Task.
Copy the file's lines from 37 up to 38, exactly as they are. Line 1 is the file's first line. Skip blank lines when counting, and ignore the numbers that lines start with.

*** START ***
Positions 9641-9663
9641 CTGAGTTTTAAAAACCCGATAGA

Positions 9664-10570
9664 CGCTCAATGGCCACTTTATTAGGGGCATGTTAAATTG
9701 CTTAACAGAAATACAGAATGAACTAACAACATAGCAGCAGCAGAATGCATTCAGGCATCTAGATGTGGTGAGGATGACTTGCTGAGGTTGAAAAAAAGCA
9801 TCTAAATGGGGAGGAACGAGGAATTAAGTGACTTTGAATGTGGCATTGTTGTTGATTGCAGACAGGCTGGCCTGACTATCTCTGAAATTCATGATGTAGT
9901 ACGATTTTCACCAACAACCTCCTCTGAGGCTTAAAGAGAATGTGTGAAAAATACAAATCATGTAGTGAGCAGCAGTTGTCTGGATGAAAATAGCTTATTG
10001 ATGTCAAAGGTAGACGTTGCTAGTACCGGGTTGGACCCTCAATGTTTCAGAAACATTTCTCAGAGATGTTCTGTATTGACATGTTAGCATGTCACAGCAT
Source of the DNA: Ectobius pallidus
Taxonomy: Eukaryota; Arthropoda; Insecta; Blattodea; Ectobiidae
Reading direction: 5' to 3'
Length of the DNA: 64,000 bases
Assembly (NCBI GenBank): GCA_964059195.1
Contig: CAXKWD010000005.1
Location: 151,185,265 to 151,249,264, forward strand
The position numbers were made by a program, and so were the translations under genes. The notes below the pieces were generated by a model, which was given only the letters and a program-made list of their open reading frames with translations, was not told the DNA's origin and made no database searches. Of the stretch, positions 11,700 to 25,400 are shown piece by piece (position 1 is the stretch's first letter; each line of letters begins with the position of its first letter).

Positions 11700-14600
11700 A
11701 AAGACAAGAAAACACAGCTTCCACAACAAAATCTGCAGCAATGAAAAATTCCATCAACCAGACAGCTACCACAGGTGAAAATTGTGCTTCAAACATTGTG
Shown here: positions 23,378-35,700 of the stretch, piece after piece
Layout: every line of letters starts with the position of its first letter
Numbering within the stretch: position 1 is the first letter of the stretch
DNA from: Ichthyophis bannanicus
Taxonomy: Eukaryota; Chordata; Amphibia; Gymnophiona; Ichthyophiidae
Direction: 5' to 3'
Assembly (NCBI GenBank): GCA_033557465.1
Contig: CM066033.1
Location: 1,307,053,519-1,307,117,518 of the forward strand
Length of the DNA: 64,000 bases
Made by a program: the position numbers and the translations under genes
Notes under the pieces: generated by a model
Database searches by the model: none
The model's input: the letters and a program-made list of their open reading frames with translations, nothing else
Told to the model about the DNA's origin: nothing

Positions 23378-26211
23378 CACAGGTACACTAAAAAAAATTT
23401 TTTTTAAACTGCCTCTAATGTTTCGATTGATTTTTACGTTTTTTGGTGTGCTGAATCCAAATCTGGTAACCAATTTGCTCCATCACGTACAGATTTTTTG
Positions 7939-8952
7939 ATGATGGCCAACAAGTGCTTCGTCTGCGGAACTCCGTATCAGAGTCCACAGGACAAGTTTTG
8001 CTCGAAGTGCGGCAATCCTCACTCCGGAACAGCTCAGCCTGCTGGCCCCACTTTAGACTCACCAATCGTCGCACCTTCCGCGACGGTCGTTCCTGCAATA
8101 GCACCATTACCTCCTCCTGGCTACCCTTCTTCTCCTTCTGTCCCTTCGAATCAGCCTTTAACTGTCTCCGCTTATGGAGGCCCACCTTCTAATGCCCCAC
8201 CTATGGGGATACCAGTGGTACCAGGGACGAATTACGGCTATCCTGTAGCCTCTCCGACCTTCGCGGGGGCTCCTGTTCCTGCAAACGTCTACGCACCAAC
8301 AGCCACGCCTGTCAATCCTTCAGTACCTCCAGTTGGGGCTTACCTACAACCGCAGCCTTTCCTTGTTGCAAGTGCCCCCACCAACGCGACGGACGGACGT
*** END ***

23401 TTTTTAAACTGCCTCTAATGTTTCGATTGATTTTTACGTTTTTTGGTGTGCTGAATCCAAATCTGGTAACCAATTTGCTCCATCACGTACAGATTTTTTG
Positions 7939-8952